I saw Wong Kar Wai‘s My Blueberry Nights (Weinstein Co., 4.4) eleven and a half months ago at the Cannes Film Festival. It’s finally opening this Friday at limited venues. The best thing about it, honestly, is the title — the allusions to eroticism and delectability within. I was going to say I can imagine hip urban thirtysomething couples being okay with some of it, but I honestly can’t do that. Here’s are portions of what I wrote from the Orange Cafe so many months ago:
(a) “I could sense trouble fairly early on in Wong Kar Wai‘s My Blueberry Nights, a horribly written, woefully banal self- discovery mood piece (the word ‘drama’ really can’t be applied) about a young girl (Nora Jones) who leaves her home town of Manhattan and starts job-hopping across the country — waitress gigs in Memphis and I-couldn’t-tell- what-town in Nevada, with an apparently uneventful stopover in Los Angeles — in order to get over a bad case of breakup grief.”
(b) “That early ‘uh-oh’ comes when Jones, playing a lady named Elizabeth with a certain doleful sincerity, is on the phone with her soon-to-be-ex. She asks him, ‘Are you seeing somebody else?’ and then two seconds later she inquires, ‘Who is she?’ In other words, the boyfriend (whose voice we don’t hear) has quickly admitted to infidelity. Of course, guys never admit there’s another woman without being hammered and prosecuted by their betrayed significant other for hours, if not days or weeks, on end. The male genetic code prohibits it. We all know this. So right away it’s obvious that the human behavior and particularly the human dialogue will not have the cast of reality.”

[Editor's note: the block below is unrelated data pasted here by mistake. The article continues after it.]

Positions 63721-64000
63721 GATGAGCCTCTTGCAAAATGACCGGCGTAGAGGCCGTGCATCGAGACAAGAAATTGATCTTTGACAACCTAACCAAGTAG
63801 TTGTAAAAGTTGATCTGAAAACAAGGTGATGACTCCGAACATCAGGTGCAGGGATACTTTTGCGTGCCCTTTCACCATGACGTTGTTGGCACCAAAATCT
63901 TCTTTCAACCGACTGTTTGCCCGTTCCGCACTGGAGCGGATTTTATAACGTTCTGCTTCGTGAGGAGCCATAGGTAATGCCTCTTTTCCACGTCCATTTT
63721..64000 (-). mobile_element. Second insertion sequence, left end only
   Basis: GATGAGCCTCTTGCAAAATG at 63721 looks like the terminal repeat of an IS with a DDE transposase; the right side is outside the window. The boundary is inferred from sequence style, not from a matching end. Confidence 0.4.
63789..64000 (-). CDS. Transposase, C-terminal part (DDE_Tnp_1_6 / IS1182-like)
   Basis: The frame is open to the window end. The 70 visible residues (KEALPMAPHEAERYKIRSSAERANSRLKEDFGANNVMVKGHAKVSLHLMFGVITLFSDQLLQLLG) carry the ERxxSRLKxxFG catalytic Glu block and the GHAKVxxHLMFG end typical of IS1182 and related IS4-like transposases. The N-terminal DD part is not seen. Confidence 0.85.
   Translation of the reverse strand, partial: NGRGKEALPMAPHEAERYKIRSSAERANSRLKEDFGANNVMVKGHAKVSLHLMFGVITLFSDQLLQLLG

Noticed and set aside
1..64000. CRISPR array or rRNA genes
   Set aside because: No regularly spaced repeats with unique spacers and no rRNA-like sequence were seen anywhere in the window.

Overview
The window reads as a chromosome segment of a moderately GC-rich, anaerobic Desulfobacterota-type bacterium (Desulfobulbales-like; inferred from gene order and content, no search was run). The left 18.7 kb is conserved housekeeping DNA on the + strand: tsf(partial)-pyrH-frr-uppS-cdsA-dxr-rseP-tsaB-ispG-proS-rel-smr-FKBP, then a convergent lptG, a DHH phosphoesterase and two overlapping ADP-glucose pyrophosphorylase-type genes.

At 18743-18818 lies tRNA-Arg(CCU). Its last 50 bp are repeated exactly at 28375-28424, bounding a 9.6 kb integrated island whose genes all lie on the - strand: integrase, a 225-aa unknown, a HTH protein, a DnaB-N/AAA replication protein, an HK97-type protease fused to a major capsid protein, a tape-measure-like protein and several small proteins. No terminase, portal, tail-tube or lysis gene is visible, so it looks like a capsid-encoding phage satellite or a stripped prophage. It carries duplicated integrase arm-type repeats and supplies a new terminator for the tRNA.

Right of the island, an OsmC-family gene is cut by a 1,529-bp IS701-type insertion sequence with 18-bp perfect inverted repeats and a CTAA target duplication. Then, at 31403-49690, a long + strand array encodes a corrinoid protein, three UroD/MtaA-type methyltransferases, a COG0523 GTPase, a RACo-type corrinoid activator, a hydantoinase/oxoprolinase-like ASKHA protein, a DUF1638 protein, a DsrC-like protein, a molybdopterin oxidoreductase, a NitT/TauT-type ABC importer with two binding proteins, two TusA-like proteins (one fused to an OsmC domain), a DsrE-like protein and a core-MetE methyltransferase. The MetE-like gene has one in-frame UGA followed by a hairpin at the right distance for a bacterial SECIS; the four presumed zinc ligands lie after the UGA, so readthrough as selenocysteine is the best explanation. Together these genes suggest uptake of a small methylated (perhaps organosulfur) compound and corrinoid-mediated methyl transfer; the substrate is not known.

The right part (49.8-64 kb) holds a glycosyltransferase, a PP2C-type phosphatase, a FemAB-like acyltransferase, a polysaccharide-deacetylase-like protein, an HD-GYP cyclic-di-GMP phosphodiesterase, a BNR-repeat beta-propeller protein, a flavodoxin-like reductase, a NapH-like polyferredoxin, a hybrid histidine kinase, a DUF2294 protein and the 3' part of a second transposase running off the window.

(c) “The Blueberry strategy, in any event, is roughly this: the folks whom Elizabeth gets to know and feel for during her episodic journey — a Manhattan pasty-shop owner from Manchester (Jude Law), an alcoholic, deeply depressed beat cop (David Strathairn), the cop’s hysterically alienated wife (Rachel Weisz), a hard- luck Nevada gambler (Natalie Portman) — are all nursing broken hearts, and their combined pathos somehow will prod Elizabeth into relinquishing the mope-a-dope and deciding to look forward and live in the now.”
(d) “The ‘aha!’ she finally absorbs seems to have something to do with realizing how much worse off everyone else is than she, along with the futility of letting hurt be the dominant chord. The problem is that there’s no giving a damn about any of it, particularly since Elizabeth’s new attitude leads her back to a possible relationship with the flirtatious Law, with whom she spends the first third of the film with, trading sad memories and little bon mots of bittersweet regret about bruised feelings and whatnot.
(e) “There’s just no investing in Law these days — every character he plays feels like a sly, gently calculating hound — and it’s impossible not to feel cynical about any female character in any movie hooking up with this smoothie because you know where it’ll all eventually end up.”